Here below you can see the drawing transferred to the wall and outlined in ink.

Here it is with much of the painting begun.

Here you can see it with the carved stone and painted arches surrounding it.

Here below is a view with the painting finished. As well as a glimpse of the two other paintings.

Here you can see the illumination I have chosen as my model for the Crucifixion. This was painted in the eleventh century.
You may recall the image Saint Luke was drawing that I mentioned above?

Below is the beginning stages of my version. Now, technically, these are NOT actually frescoes! Those would have to be painted onto wet plaster. Many of the paintings, especially in the northern countries, were murals painted on finished walls with a type of primitive oil paint. I am assuming that my Chapel walls were murals rather than true frescoes.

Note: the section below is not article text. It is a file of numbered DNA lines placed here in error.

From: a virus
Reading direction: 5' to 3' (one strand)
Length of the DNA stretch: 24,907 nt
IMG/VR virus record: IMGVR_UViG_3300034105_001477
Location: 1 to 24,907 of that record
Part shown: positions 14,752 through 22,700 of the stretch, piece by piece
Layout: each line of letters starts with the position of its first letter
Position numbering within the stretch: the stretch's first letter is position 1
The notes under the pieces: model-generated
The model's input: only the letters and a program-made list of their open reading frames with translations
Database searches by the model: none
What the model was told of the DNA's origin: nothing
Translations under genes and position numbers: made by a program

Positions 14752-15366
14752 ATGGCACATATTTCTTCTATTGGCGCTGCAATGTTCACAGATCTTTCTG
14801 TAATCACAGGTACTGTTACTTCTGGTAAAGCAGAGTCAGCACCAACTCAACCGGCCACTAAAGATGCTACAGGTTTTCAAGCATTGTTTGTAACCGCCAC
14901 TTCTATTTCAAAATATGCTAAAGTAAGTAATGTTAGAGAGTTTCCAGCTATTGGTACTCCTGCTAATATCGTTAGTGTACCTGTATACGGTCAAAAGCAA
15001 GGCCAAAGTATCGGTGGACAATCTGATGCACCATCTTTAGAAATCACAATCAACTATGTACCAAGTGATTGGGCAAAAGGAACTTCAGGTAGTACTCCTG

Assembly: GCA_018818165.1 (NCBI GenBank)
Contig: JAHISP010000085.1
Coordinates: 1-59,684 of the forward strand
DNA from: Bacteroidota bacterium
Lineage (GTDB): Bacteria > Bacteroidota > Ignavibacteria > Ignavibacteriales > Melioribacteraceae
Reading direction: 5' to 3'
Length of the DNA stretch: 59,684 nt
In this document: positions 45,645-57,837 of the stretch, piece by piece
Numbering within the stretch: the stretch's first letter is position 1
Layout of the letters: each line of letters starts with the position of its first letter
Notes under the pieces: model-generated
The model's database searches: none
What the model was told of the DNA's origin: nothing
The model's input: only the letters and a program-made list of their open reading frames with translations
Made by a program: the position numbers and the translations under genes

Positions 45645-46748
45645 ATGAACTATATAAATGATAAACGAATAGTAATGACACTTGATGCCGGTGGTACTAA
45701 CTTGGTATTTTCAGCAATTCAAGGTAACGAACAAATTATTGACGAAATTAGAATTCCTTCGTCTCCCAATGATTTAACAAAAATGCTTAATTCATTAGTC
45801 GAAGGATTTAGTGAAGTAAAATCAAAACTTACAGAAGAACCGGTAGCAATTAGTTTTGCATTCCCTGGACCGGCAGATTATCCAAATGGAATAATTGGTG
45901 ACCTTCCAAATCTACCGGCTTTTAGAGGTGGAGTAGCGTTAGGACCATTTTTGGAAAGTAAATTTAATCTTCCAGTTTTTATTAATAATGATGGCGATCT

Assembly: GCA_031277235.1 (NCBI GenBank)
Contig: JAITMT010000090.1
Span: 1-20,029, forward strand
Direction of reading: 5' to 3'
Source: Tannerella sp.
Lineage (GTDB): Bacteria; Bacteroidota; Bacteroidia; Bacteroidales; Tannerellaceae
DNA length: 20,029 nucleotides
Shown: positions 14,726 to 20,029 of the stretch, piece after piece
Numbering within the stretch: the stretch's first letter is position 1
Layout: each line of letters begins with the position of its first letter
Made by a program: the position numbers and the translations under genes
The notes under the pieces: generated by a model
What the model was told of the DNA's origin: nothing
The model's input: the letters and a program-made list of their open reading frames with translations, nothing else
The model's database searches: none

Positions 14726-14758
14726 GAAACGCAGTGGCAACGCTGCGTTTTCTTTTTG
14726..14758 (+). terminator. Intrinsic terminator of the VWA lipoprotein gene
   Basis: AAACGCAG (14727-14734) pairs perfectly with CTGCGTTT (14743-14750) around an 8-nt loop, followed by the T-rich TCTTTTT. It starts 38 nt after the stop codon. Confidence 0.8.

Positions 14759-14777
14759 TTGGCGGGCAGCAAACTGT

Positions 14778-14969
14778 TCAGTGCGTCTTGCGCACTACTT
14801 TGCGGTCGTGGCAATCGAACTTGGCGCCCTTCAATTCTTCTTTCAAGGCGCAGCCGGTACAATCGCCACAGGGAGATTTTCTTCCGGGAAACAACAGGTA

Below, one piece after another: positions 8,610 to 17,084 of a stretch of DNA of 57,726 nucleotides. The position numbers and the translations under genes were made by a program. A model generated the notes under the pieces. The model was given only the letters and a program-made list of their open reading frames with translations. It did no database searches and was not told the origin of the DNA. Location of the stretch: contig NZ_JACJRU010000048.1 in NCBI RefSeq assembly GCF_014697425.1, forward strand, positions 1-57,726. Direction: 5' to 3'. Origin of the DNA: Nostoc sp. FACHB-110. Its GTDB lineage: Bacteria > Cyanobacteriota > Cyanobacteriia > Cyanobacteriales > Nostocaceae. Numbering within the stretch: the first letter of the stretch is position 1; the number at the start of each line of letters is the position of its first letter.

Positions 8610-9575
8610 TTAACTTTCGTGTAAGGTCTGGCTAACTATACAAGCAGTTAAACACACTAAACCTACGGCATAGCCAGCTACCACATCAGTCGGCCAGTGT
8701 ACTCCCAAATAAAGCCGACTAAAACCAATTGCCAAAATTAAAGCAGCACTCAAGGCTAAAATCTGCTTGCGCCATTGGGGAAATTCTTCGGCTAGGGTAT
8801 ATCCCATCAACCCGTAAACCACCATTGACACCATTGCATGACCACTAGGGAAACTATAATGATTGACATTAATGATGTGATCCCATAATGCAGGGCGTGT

Here you can see that image completed. I couldn't resist adding more color than was in the original.

Now, images of the Crucifixion and the Madonna and Child are plentiful. But when it came to the portrayal of Moses on the Mount, I found only two examples in my books, and only one of them was early enough that it could serve as an example stylistically. This is from the Illuminated Naples Bible, from about 1350.

Alas, for my version, I did not copy it very well at all.
I added a whole lot of visual drama and color.

You can see it here below.

And a slightly further back view. I console myself that it will not matter that I changed the style of the painting so much, because it will be barely visible when the whole Chapel is finished!